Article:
“The world is your game board. Get ready for CATAN – World
Explorers, an upcoming massively multiplayer augmented reality game that
transforms the entire Earth into one giant game of CATAN.”
Catan (1995) by Klaus Teuber
is one of the classic European board games that shepherded in the modern age of
board games. Winner of Spiel des
Jahres in 1995, and still beloved today, Catan introduced the world to
resource collection, trading, and city building.
The world of Catan had already expanded onto digital devices, but now will take over the entire world. Catan World Explorers, announced at Essen Spiel 2019, is a new digital game in which players explore the real world, a la Pokemon Go, searching for classic Catan resources. Players collect wheat, sheep, wood, etc. on their device, trying to then construct roads and cities. However it won’t be all that easy… your neighborhood may have an abundance of one type of resource, but you will likely have to trade for something else. Team up with friends for victory points, and compete locally or globally to become seasonal champions.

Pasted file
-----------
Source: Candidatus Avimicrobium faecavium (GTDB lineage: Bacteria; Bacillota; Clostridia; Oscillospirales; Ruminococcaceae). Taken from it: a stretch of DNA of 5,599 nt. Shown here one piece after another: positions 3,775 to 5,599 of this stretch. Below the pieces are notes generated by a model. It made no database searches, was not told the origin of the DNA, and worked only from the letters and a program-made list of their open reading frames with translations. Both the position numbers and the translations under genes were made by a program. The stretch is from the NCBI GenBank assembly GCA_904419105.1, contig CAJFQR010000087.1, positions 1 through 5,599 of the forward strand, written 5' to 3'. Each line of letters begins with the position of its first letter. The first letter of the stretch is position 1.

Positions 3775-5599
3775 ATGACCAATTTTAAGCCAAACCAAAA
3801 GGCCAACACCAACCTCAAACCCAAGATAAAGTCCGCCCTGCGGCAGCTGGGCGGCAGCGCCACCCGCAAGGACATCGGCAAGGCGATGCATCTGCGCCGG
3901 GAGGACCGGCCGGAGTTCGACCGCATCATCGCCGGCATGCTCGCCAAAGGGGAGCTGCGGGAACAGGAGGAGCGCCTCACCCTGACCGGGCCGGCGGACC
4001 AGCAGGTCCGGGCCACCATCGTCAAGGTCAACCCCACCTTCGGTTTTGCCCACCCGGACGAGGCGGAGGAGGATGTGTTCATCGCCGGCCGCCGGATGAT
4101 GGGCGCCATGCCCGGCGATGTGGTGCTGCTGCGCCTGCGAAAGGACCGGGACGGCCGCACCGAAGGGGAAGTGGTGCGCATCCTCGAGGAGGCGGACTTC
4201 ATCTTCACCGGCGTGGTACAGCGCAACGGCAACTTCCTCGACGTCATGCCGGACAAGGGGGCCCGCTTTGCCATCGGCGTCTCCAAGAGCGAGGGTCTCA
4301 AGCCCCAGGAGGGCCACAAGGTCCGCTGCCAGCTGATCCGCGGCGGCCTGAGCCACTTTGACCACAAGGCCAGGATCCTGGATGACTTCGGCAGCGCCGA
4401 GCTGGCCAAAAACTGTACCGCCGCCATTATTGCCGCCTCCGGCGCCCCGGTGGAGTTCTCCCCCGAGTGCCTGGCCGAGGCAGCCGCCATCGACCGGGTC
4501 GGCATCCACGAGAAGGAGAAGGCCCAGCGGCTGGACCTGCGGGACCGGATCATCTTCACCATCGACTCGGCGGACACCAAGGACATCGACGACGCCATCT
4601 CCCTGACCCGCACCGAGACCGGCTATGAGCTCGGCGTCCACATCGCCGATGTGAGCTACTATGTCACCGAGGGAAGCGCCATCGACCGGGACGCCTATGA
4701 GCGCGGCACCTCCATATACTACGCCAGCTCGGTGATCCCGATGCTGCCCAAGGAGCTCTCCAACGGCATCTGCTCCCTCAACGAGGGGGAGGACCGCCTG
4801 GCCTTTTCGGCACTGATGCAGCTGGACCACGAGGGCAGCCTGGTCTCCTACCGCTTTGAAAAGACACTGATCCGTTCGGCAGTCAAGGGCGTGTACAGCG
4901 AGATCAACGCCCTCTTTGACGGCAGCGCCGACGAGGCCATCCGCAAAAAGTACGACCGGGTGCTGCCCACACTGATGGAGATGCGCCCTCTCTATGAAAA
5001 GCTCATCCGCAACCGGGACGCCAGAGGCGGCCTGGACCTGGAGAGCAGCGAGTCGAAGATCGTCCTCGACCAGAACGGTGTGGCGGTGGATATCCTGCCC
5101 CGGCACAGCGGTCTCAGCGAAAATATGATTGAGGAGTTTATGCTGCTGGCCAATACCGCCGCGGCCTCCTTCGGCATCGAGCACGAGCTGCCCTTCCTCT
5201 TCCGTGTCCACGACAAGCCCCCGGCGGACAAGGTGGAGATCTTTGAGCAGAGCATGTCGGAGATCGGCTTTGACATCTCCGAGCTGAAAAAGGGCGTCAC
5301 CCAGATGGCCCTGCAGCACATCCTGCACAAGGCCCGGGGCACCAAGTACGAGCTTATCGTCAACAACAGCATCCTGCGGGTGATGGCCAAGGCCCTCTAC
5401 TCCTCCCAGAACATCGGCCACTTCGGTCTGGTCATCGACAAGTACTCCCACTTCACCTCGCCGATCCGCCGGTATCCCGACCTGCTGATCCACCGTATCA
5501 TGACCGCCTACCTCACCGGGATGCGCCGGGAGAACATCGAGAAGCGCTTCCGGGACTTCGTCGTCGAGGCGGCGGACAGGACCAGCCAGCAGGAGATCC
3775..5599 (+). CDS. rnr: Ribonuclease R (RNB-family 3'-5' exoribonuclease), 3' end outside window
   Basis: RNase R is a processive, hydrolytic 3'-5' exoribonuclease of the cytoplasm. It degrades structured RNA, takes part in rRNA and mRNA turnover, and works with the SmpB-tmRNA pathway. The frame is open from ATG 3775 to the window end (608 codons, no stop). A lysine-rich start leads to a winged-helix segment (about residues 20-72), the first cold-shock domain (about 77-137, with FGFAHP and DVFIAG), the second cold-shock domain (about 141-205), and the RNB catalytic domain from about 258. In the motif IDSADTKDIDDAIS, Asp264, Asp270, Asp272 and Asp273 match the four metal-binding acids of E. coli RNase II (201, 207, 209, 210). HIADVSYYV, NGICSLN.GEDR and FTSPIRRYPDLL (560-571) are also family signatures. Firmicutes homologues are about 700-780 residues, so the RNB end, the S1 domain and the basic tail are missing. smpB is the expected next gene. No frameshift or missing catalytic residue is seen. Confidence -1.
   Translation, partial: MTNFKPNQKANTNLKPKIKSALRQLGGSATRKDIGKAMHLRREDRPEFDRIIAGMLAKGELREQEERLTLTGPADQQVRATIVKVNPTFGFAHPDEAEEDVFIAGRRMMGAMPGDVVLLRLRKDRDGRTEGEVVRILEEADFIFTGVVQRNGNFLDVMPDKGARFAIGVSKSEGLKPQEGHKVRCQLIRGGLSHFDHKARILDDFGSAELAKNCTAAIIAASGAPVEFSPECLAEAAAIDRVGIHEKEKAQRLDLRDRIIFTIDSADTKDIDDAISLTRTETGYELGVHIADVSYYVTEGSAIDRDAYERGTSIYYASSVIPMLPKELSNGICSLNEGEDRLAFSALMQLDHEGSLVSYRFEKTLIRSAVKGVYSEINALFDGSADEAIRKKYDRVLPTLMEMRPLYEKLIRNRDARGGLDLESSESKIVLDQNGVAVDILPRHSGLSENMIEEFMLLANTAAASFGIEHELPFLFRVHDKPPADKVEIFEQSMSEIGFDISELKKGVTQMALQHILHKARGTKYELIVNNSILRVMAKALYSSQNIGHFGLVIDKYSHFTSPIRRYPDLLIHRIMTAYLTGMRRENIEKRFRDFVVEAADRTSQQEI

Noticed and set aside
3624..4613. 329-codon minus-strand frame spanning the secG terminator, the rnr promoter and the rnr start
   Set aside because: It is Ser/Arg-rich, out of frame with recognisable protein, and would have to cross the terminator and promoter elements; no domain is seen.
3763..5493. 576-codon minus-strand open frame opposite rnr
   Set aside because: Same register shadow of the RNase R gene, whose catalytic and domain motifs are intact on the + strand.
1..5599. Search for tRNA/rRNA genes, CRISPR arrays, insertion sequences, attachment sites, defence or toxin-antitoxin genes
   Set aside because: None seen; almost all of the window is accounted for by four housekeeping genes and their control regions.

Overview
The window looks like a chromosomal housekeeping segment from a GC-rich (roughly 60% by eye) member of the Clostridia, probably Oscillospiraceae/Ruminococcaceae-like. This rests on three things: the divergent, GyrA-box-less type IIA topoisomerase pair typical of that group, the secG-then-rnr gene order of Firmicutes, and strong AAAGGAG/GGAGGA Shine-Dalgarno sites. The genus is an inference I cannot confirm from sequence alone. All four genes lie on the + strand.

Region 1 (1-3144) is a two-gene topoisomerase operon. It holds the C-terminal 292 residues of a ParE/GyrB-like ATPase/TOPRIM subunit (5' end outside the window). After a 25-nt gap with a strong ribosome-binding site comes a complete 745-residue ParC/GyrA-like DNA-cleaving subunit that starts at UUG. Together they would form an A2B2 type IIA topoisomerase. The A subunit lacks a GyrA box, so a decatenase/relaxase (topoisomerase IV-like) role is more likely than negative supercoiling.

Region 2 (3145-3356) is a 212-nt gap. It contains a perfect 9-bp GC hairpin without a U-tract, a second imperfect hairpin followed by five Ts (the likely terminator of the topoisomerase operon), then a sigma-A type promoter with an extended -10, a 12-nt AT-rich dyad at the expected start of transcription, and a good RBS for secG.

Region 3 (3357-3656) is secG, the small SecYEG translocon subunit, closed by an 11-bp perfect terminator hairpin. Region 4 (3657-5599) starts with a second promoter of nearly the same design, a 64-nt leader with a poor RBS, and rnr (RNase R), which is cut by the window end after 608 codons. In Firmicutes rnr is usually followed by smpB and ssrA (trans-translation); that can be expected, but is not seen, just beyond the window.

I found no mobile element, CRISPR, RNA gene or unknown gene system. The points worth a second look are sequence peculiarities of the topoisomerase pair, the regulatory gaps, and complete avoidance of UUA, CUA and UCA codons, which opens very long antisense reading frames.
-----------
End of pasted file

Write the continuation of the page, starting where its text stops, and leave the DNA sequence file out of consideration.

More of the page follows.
A really short and sweet announcement today – Horrible Games, the publishers of fun family games such as Potion Explosion, Dragon Castle, Railroad Ink, and Steam Park, are changing their name to Horrible Guild. The new name and logo will debut at this year’s Spiel in Essen, Germany, at their booth 4-A 108 in Hall 4. Their press release best summarizes the reason for the change:
“Regarding the new name, we think that the word “guild” better describes us as we are now, a bigger group of people sharing the same goal: designing, developing and producing cool and innovative games capable of bringing fun to everyone. The additional benefit of the change is that, finally, you won’t have to tell your friends that we don’t actually make “horrible games” when you introduce one of our games to them: we are simply a bunch of silly people with a horrible name doing great games!”